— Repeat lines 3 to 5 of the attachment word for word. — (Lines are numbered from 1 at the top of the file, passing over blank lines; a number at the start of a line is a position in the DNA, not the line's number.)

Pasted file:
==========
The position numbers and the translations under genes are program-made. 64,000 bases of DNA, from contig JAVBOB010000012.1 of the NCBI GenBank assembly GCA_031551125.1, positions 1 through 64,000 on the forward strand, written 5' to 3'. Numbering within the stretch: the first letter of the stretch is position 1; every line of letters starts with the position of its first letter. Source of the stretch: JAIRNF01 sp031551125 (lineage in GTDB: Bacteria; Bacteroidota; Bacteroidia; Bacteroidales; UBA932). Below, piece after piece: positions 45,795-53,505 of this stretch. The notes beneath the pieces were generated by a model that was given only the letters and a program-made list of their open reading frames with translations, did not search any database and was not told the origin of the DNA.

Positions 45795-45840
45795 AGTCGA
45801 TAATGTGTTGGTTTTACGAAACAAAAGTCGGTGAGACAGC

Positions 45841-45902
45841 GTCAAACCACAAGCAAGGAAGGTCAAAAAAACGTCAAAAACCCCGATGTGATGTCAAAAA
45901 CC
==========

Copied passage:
45795 AGTCGA
45801 TAATGTGTTGGTTTTACGAAACAAAAGTCGGTGAGACAGC

Positions 45841-45902